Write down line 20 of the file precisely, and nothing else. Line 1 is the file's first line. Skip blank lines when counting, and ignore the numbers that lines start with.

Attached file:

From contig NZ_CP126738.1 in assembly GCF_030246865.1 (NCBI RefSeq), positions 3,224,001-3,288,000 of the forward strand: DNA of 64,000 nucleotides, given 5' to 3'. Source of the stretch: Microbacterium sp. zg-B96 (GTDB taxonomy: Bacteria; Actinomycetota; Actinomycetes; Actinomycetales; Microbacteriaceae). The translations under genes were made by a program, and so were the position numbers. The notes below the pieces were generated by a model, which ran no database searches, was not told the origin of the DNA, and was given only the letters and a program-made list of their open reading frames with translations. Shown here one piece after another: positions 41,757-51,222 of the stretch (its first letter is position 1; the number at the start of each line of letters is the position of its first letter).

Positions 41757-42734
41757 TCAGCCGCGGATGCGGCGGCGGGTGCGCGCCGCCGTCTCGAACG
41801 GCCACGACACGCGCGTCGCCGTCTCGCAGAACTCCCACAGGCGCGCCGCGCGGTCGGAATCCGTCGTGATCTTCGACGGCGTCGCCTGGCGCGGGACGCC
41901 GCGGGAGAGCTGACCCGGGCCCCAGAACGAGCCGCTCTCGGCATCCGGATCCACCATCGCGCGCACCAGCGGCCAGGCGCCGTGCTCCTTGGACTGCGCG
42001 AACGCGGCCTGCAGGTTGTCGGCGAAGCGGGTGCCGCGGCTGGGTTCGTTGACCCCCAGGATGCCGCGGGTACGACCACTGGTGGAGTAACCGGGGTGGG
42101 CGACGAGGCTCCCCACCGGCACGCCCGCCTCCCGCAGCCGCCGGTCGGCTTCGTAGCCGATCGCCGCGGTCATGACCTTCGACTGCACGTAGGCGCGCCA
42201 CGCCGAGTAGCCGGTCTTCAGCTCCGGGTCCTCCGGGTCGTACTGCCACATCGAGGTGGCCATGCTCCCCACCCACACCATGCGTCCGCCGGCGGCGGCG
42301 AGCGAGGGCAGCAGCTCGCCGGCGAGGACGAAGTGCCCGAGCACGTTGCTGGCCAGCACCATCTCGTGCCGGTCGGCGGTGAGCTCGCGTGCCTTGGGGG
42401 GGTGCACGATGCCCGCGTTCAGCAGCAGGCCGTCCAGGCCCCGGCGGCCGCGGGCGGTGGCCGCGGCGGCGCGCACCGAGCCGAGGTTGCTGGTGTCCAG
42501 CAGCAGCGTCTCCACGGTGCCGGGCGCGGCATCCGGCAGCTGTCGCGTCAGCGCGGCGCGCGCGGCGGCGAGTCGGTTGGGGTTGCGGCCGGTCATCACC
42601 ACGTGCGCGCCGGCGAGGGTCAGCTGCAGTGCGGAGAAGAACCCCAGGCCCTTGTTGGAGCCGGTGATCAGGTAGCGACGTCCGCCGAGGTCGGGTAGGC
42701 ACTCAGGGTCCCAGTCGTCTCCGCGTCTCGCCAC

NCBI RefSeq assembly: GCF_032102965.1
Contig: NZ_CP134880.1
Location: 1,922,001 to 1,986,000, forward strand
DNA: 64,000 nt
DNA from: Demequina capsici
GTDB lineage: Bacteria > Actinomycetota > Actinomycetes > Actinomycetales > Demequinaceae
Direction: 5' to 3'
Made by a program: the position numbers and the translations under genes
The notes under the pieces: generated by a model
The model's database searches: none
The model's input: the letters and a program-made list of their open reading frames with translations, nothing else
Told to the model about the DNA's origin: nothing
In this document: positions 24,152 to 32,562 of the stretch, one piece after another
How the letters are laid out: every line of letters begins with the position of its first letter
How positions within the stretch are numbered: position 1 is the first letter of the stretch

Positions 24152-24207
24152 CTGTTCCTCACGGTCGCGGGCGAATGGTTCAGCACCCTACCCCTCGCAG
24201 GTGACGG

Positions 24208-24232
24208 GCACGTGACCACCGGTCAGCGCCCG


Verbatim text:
Direction: 5' to 3'